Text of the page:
The liberty which the law permits a competent adult to determine what would be done with or to his own body, when exercised by the competent adult, cannot be regarded as an unjust and immoral course. Rule 18 provided that "Other instances as they arise may justify withdrawal". That leaves the judgment, primarily, to the practitioner. If he made an error of judgment, that cannot be regarded as infamous conduct. - Ayoola, JSC. Medical And Dental Practitioners Disciplinary Tribunal v. Dr. John Emewulu Nicholas Okonkwo (2001)

Rule 5 does not enjoin the practitioner to refer a patient who has refused medical treatment for religious reasons to another doctor or health institutions. The situation envisaged in rule 5 is one in which an examination or treatment is beyond that practitioner's capacity. Where a patient refuses medical treatment for religious reasons the professional capacity of the practitioner is not called into question by that fact alone. - Ayoola, JSC. Medical And Dental Practitioners Disciplinary Tribunal v. Dr. John Emewulu Nicholas Okonkwo (2001)

It is expedient at the outset to recognise that a consideration of a religious objection to medical treatment involves a balancing of several interests, namely: the constitutionally protected right of the individual; state interest in public health, safety and welfare of society; and, the interest of the medical profession in preserving the integrity of medical ethics and, thereby, its own collective reputation. - Ayoola, JSC. Medical And Dental Practitioners Disciplinary Tribunal v. Dr. John Emewulu Nicholas Okonkwo (2001)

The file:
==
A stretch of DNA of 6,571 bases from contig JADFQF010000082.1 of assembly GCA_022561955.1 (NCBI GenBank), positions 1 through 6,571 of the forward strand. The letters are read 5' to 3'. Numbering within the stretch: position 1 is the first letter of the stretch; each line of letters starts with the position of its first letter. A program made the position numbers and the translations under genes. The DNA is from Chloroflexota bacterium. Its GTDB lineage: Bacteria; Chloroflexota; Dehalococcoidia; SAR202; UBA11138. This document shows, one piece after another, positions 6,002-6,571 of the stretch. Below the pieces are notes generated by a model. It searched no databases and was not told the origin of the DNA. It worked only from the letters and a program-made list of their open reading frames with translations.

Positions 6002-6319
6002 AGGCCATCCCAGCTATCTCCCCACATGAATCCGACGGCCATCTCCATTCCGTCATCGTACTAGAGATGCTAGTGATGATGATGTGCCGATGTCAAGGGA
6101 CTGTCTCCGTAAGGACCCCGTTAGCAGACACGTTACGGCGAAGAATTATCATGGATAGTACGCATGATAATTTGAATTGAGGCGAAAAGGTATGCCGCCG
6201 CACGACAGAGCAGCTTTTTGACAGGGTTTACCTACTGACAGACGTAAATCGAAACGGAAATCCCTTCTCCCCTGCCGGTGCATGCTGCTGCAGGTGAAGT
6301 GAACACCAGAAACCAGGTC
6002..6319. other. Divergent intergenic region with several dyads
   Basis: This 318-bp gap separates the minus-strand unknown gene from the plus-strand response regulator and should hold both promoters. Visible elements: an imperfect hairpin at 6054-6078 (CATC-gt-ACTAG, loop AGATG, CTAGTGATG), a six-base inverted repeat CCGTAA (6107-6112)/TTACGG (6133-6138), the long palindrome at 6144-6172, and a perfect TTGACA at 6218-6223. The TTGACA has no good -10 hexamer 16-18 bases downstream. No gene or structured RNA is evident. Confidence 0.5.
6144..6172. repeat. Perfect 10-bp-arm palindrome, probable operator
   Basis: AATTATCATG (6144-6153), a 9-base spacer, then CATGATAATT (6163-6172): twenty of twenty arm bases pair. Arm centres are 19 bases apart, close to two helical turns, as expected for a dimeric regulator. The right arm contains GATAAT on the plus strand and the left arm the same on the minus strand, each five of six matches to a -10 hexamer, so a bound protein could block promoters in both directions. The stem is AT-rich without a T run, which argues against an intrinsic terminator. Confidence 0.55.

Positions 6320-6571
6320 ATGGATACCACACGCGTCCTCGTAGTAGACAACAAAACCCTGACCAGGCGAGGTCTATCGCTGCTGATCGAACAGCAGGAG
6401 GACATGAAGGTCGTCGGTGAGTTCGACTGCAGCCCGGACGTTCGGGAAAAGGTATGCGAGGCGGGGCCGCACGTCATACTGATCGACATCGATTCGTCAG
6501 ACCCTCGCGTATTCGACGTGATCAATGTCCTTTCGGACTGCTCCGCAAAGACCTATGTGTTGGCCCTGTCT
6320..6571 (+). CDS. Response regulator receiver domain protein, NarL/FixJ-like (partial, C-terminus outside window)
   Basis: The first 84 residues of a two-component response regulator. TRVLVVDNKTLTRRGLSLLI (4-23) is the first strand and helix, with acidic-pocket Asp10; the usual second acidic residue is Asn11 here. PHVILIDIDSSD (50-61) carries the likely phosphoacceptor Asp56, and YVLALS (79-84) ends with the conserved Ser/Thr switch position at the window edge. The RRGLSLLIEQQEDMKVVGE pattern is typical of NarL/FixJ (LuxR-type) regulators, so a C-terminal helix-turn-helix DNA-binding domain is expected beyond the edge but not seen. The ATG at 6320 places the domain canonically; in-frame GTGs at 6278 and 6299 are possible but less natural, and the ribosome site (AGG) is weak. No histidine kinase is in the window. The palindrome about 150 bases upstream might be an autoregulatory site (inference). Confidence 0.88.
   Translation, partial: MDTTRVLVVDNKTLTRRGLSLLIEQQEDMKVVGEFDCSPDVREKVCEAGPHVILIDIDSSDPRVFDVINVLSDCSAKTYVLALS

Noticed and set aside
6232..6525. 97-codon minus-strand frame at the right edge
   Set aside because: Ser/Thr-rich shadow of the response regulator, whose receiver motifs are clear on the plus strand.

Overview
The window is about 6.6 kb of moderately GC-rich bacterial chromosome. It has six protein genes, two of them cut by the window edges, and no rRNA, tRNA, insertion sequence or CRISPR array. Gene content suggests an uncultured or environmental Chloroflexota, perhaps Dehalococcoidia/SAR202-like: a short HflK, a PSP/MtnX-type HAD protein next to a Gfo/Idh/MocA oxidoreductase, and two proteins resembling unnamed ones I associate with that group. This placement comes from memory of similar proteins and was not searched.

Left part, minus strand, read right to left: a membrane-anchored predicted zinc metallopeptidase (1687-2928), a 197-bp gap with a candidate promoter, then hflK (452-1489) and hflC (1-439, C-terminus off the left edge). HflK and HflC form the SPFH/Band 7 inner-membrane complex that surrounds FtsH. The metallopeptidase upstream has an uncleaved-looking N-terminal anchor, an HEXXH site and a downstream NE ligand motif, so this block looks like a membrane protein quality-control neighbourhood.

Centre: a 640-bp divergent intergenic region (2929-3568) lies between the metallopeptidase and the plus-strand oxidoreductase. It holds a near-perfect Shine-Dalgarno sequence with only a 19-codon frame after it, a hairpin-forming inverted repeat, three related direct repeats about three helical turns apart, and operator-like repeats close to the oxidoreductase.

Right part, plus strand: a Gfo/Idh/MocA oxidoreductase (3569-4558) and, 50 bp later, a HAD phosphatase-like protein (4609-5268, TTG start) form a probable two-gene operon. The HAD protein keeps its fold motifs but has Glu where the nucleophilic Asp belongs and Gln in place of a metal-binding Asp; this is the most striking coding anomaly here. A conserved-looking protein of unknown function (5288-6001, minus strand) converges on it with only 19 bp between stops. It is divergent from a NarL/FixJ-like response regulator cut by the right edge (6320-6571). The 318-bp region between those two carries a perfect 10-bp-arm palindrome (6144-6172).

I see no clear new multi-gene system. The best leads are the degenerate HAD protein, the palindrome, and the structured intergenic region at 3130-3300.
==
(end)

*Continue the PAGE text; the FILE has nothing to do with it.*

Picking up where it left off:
The patient's constitutional right to object to medical treatment or, particularly, as in this cases, to blood transfusion on religious grounds is founded on fundamental rights protected by the 1979 Constitution as follows: (i) right to privacy: section 34; (ii) right to freedom of thought, conscience and religion: section 35. All these are preserved in sections 37 and 38 of the 1999 Constitution respectively. - Ayoola, JSC. Medical And Dental Practitioners Disciplinary Tribunal v. Dr. John Emewulu Nicholas Okonkwo (2001)